The Finance Minister will present a new budget on the 1st of February 2021. There are no indicators on what this new budget is going to look like. The only things we have been told are that this budget will be a paperless budget and that the halwa ceremony, where a popular dessert would be cooked and served, is cancelled for this year. How is the FM going to tackle the huge tax collection deficit we have seen this year? How will she also fight against the more than 7 percent contraction in the economy? Will the government stand up and announce the various mistakes committed? Only when we can identify and accept our mistakes that we would then work towards seeking solutions.
Among the first things that people will look for is whether the budget is going to give the common Indian some relief. For example, will the moratorium on loans continue? Wages have been slashed and in many cases salaries have completely been withheld. As a result, cash flows have gone completely away, so people are unable to honour their EMIs. On the other hand banks and other financial institutions are under great stress as loans have not been repaid, fresh loans have not been given and savings rates have fallen appreciably. Without a pick up in the banking sector, the economy will not start looking up soon.
The other problem that the FM will have is by way of the fiscal policy. Tax collections have been low and therefore the fiscal deficit is going to be extremely high. But can she now increase tax rates to generate some additional revenue? Higher tax rates will result in further dampening the demand and increasing inflation. This double edged sword hangs over the budget. One option that might very well happen in the introduction of a COVID cess on all transactions, or at least on high value goods and services. The budget will have to address the issue of vaccinations and declare whether the COVID vaccine will be for free, highly subsidized or sold at commercial rates.
A third problem will be that of employment creation. With joblessness touching an all-time high and millions of workers out of jobs, it would be important for the government to give some relief. This could be in the form of unemployment allowances, advances to employers to pay salaries of by way of a new Urban employment generation programme. The government will also have to increase the outlay of the rural employment guarantee program as it exists given the large number of new job seekers reaching out to their village heads asking for jobs.
On all other fronts too, the government is going to face big trouble with respect to finding money to finance the expenditure. The best example is education. India’s Union government spends Rs 50,000 on education but education’s share in the total union budget fell from 2.55% to 2.05% during Modi’s regime. India spends 4.38% of its GDP on education in 2016, slightly more than China (4.22%), Russia (3.82%) and (4.21%) but the quality is very poor. According to the Annual Status of Education Report (ASER), standards have been falling year after year and now in rural India, almost half of grade V students cannot read a grade II text and more than 70% of them cannot do division. Schools need infrastructure. Teacher vacancies need to be filled and all this will need a huge increase in the education outlay. The New Education Policy will be meaningless without a huge commitment by way of increased outlays.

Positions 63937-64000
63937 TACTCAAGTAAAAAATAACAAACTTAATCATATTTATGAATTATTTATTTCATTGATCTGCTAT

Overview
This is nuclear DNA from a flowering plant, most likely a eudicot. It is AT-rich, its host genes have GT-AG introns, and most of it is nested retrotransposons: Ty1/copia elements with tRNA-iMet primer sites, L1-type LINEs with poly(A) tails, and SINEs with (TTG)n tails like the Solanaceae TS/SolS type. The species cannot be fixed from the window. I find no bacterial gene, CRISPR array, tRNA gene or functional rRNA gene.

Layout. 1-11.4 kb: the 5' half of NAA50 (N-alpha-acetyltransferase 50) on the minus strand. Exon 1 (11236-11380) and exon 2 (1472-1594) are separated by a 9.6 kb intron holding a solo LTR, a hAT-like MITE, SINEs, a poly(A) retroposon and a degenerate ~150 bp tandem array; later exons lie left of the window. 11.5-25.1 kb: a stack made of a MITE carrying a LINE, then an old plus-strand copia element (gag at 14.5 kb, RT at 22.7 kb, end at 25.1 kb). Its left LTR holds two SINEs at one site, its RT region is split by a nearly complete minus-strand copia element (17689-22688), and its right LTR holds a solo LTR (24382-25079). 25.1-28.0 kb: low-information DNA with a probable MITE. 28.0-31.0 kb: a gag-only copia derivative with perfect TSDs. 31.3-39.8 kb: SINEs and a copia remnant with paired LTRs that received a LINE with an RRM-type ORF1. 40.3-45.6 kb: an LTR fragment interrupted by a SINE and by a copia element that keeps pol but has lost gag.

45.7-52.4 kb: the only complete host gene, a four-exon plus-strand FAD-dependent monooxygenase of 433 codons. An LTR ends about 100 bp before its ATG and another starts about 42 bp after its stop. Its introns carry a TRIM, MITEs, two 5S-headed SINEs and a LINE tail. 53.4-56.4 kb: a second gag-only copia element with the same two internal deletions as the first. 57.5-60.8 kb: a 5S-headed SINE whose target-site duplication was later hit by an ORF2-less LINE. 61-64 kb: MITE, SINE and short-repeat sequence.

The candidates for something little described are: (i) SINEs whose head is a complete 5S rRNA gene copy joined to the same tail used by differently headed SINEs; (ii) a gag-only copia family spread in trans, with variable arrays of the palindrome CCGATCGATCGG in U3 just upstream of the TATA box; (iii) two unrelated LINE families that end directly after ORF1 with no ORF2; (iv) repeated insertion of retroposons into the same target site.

Similar problems are being faced in the health sector. The Prime Minister launched Ayushman Bharat and his loyalists immediately named it Modicare, calling it the world’s largest healthcare programme. However, there is very little money that is allocated to this project that would take care of 50 crore people over the next three years. For a scheme that need at least 50,000 crores, the allocation last year was a measly 2000 crores. That the budget will have to match the desired figure but the Government has very little fiscal space. The allotment to health will only go up if this is seen as an election issue. Else India will continue to be among those few poor nations where the entire health sector gets less than 1 per cent of GDP.
Amir Ullah Khan is a researcher at Centre for Development Policy and Practice (CDPP) based in Hyderabad.